Behind the Newsweek Green Rankings: IBM

I had a very negative visceral reaction to Newsweek’s inaugural “Green Rankings” of America’s 500 largest corporations. My personal disgust was directed mostly to their choice for #5: IBM. Most people don’t know that my hometown of Endicott, NY is an EPA superfund site, and one of the potentially responsible parties is --you guessed it -- IBM.

When a company dumps toxic chemicals on your hometown and covers it up for almost 30 years, it changes your opinion of them, to put it mildly. Your neighbors get cancer. They can’t breathe the air in their own homes.  The Erin Brokovich attorneys get a lot of new business.

So I left. A lot of us did. The moral dilemma that I can’t get over is that I know the problem will still be there for a long time.

Like many people, sometimes I have an issue separating logic from emotion. IBM is doing many great things to become a sustainability leader. In the past, companies (like IBM and potentially Endicott-Johnson in my hometown) dumped toxic chemicals at will because they weren’t regulated. IBM is slowly cleaning up their messes throughout upstate New York. There comes a time in a company’s history when they have to leave their past exactly where it is. In the past.

Despite trying to talk some sense into myself, my gut feeling about IBM remains. IBM’s marketing and PR machine helps them get positive press for their sustainability work nearly every single day.  To find something negative about the company in the press, you’d have to dig pretty deeply. What does this say about the state of sustainability reporting? Are we, as media consumers, getting the full picture? I feel duped.

Or maybe, emotion's just getting the best of me.

 

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4 Comments

  • Erica Salamida

    Thanks for your comment, Jay. I understand and respect the fact that IBM is cleaning up the spill. As an employee of IBM, you probably know a lot more about the inner workings of the company, and the facts about what they've done to fix the situation. I was speaking and writing as a resident of the town, who gets most of her information from the news. The spill wasn't brought to our attentions by the media until the mid-90s and early 2000s. Perhaps I should have restated that the 'cover up' was more of a don't ask, don't tell situation that in the long run jeopardized the public health of people in the area.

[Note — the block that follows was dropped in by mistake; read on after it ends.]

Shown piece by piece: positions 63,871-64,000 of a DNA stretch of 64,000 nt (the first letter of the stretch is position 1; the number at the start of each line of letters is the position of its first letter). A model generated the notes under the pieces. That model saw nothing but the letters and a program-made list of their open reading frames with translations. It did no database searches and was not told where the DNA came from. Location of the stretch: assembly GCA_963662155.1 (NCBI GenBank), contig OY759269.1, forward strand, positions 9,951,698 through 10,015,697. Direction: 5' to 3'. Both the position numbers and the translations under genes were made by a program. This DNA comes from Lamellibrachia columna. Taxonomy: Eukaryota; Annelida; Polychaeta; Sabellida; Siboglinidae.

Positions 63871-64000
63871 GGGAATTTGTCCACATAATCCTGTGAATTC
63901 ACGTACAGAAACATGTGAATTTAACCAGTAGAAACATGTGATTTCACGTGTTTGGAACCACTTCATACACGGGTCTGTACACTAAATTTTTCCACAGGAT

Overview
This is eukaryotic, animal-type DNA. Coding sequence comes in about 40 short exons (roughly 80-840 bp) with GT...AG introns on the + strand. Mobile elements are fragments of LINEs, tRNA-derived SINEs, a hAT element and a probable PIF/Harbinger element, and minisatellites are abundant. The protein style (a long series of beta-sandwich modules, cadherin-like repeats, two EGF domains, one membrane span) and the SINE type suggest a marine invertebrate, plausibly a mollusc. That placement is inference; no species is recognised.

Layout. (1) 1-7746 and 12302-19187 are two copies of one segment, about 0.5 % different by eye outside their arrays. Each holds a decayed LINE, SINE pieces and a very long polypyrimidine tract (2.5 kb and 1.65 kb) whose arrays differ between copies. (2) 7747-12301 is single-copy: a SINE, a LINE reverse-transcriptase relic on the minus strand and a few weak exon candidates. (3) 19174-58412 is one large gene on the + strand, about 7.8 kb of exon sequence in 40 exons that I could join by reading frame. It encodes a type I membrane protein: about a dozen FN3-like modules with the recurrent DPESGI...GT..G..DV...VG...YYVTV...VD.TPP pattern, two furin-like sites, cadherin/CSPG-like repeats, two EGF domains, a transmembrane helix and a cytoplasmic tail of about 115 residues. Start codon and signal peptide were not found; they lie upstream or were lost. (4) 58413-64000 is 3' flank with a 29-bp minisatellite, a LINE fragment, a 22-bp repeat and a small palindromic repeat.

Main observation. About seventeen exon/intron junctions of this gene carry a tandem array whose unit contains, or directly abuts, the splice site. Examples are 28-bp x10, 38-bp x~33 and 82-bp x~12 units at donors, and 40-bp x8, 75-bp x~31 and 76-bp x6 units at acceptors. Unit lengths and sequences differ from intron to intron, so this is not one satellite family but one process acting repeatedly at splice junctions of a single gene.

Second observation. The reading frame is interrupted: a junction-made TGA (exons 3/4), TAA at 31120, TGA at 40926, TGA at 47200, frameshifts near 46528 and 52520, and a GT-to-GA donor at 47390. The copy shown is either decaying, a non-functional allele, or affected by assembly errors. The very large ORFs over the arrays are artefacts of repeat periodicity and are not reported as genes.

• Jay Cadmus

    Your anger about toxic spills in Endicott is understandable. But the charge that IBM has been covering them up is patently false.

    In fact, IBM has been cleaning up those spills for more than 30 years. Further, IBM is the ONLY one who has been cleaning up those spills -- not all of their own making btw (tannery waste, anyone?).

    Full disclosure -- I work for IBM.

  • Jay Cadmus

    Your anger about toxic spills in Endicott is understandable. But the charge that IBM has been covering them up is patently false.

    In fact, IBM has been cleaning up those spills for more than 30 years. Further, IBM is the ONLY one who has been cleaning up those spills -- not all of their own making btw (tannery waste, anyone?).

    Full disclosure -- I work for IBM.

  • Jay Cadmus

    Your anger about toxic spills in Endicott is understandable. But the charge that IBM has been covering them up is patently false.

    In fact, IBM has been cleaning up those spills for more than 30 years. Further, IBM is the ONLY one who has been cleaning up those spills -- not all of their own making btw (tannery waste, anyone?).

    Full disclosure -- I work for IBM.